Beastie Boy Adam “MCA” Yauch, who died on May 4 of cancer, left instructions
that his music couldn’t be used in advertising. But this wording in his will,
which he added by hand, may not even be valid. If his heirs try to honor it or
enforce it, they could get stuck in months–or years–of legal tangles.
It’s not always best to learn
estate planning from celebrities. But their high visibility failures can
be instructive. Consider the recent passing of Adam Yauch of Beastie Boys fame.
Forbes recently analyzed Mr. Yauch's will in an article
titled “Part Of Beastie Boy Adam Yauch's Will,
Banning Use Of Music In Ads, May Not Be Valid.” It seems one of his
last decisions and a last act of defiance was to make pen-and-ink revisions
within a common legal provision. Unfortunately for Mr. Yauch, the language he
chose and the addition itself did not work.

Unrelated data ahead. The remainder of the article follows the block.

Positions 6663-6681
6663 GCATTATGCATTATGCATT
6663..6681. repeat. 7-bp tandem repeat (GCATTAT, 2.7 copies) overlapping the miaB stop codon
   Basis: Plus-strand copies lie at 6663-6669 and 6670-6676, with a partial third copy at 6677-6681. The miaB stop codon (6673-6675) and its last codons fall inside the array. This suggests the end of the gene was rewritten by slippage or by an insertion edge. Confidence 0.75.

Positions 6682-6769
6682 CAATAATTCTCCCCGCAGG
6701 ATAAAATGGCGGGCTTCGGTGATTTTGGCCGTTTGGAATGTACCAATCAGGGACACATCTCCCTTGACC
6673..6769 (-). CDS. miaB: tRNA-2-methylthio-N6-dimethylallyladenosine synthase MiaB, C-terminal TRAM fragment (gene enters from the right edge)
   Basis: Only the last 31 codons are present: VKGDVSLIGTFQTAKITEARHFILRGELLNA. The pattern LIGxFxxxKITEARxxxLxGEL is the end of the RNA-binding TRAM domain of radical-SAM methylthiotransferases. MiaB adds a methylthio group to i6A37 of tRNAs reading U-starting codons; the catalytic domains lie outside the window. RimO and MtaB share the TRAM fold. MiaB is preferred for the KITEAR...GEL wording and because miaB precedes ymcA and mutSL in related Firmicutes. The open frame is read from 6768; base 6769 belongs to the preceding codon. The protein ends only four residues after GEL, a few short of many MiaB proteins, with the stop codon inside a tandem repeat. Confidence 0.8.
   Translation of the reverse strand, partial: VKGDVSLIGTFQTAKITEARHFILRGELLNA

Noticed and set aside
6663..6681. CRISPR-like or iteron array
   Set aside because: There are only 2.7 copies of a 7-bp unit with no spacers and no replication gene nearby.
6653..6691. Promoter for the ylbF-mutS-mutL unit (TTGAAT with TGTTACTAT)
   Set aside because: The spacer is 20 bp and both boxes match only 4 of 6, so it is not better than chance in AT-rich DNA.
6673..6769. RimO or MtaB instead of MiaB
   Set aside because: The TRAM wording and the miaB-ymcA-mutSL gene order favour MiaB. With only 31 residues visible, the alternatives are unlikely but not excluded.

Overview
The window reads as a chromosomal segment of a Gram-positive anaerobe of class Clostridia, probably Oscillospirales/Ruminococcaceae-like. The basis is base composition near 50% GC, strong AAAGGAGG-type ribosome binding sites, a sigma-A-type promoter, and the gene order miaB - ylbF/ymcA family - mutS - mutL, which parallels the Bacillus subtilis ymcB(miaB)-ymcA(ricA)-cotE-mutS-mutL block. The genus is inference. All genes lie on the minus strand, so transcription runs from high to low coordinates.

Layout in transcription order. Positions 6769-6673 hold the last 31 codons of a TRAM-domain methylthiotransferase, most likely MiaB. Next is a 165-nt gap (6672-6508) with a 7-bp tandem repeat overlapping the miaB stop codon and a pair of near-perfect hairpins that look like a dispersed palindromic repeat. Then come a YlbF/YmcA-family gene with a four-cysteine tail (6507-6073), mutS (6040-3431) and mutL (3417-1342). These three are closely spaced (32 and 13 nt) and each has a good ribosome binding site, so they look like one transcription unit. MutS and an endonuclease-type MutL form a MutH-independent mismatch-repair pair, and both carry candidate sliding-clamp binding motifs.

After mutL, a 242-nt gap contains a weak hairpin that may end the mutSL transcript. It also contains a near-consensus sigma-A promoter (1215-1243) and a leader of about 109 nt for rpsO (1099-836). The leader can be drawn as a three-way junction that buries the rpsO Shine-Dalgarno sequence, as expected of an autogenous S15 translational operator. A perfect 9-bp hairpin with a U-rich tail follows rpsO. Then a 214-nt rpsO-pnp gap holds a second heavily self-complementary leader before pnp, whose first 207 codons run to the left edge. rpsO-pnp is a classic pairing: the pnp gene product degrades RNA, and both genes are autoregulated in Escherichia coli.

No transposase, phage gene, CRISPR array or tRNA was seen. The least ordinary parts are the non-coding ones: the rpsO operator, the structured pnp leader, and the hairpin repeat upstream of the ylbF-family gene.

So, what went wrong?
The will already specified
that Mr. Yauch’s image and name aren’t to be used for any advertising purposes,
but then he penciled in “or any
music or any artistic property created by me.” Unfortunately the music
of the Beastie Boys doesn’t belong to Yauch in the same way his image does, it
also belongs to the other Beastie Boys. Bottom line: Mr. Yauch injected a
provision related to copyrights into a statement about publicity rights.
For a complete analysis of that mistake, the
original article is an interesting read. In the end, while you may be able to
stain your deck without jeopardizing your estate, making DIY pen-and-ink
changes should be left to professionals.
Reference: Forbes (August 13, 2012) “Part Of Beastie Boy Adam Yauch's Will,
Banning Use Of Music In Ads, May Not Be Valid”